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Old 07-24-2010, 01:42 PM   #61
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What do you typically lock the packsafe to?
We find the most stable, preferably attached-to-the-wall item we can find. Often it will be the plumbing in the bathroom. We wrap our PacSafe around a rollie backpack with our valuables inside, and then run the steel cable through the plumbing and again through the mesh of the PacSafe and lock it.

If the plumbing wonít work for you for some reason, then we locate something metal attached to the wall (TV stand?) and attach it there. Sometimes the solid wood beds in hotels might have a bedboard we can lace our cable through and that will work. Find the most inconvenient, full of hassle, stable, attached to the wall item to lock it through and use that.
 
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I'm having trouble finding this card on the web. Anybody have a link?
Errgh. Gave you the wrong name. Sorry. Itís called Smart Cash (so you can get Fast Cash). Located on Fidelityís site under mySmartCash Account. or call 1. 800. 323. 5353

They have some great features like allowing you to write checks from this account and they pay the postage.

We utilize this account to pay anything requiring a physical check in the States when we are abroad.
 
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Doesnt it take a few days for the money to be transferred from the recipient's PayPal acct to his/her bank acct?
In my experience I sent an American friend who was living in Thailand at the time, money from my PayPal account while I was elsewhere in the world. He received it instantly into his PayPal account. But you might be right in that for him to retrieve it into his physical handsÖ he may have had to wait a couple of days.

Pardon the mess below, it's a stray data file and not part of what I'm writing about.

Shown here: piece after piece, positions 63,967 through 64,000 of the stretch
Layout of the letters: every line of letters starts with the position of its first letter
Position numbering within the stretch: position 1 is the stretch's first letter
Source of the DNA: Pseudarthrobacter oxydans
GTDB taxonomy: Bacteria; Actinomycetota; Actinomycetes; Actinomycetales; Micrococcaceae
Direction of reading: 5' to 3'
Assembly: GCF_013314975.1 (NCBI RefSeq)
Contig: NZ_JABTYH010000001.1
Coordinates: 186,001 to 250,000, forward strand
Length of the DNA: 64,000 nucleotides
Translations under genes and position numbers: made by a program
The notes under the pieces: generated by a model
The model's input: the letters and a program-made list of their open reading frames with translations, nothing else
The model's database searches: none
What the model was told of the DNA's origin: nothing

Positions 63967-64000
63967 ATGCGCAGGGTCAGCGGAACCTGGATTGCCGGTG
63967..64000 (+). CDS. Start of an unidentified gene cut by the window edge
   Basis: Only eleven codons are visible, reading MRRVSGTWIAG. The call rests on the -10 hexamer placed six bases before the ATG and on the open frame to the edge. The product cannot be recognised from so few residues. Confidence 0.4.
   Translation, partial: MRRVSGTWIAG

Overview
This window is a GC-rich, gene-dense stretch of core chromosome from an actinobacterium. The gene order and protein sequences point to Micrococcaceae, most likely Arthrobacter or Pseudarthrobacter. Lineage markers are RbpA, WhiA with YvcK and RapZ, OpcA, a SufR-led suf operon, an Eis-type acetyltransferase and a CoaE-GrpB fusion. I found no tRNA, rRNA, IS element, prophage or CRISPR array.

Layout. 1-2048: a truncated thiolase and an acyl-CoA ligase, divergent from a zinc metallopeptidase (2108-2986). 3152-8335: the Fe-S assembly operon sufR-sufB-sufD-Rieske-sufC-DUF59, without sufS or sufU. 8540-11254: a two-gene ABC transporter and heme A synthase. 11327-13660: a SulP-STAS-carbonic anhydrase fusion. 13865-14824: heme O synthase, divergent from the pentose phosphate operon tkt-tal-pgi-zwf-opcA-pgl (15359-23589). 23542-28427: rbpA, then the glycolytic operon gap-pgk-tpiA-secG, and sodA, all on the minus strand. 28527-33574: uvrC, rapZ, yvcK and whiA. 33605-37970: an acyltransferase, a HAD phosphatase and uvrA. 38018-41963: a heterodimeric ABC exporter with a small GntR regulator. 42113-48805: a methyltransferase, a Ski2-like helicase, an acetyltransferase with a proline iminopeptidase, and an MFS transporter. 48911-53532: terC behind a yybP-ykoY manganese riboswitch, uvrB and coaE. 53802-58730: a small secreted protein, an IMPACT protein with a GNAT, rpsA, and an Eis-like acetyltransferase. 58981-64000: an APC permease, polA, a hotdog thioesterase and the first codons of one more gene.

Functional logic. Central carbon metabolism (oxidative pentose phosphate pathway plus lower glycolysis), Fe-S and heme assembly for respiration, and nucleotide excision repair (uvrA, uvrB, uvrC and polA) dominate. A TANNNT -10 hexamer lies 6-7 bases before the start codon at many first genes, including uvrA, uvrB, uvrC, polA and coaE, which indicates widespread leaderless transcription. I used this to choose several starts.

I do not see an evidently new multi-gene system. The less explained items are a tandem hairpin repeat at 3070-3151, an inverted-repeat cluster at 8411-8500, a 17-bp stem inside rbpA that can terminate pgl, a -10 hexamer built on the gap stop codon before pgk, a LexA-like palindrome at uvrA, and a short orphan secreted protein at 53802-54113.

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Billy, thanks for your post - it has some very useful info. You must have some great stories to tell. If I ever get down your way I'll buy you a beer and you can tell some...
Iíd like that. Anytime! We love to have visitors meet us in foreign locations. 'Course, we have been overseas so much even the States is like a foreign country to us now.

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Paypal looks like a good option. Exchange rate fees are a bit high but still compare favorably to Western Union or a large US bank. I also like the passport-ID.
Passport ID has worked for us for years. We have all this information in our book.

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Totally agree with your comment on the overseas US gov't reps. Not only are they not helpful, they are often mean-spirited.
Go figureÖ A little customer service goes a long way.

Billy
Author, The Adventurerís Guide to Early Retirement
The Adventurerís Guide to Chapala Living
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Old 07-24-2010, 05:46 PM   #62
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Anyone else find this thread kinda scary?
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Old 07-24-2010, 10:04 PM   #63
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Anyone else find this thread kinda scary?
Not really. 99% of the time, a prepared traveler will have some or most of what he needs hidden on his person or in his hotel room. Or will not have lost everything. Ie - you may get pickpocketed, but still have your luggage. Or you may have your luggage stolen, but have your passport, cash, most of your credit and ATM cars, etc in your money belt or day pack. In fact it is pretty hard to imagine a scenario where you have EVERYTHING stolen short of getting robbed literally naked while on the bus or in a taxi while in between cities and they take all the luggage too.

And add to this the fact that the majority of trips end up being uneventful and no significant theft or robbery occurs at all.

I guess the alternative is that we could all lock ourselves into our barred-window, fireproof house and live a safe and uneventful long life!
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Old 07-24-2010, 10:40 PM   #64
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I guess the alternative is that we could all lock ourselves into our barred-window, fireproof house and live a safe and uneventful long life!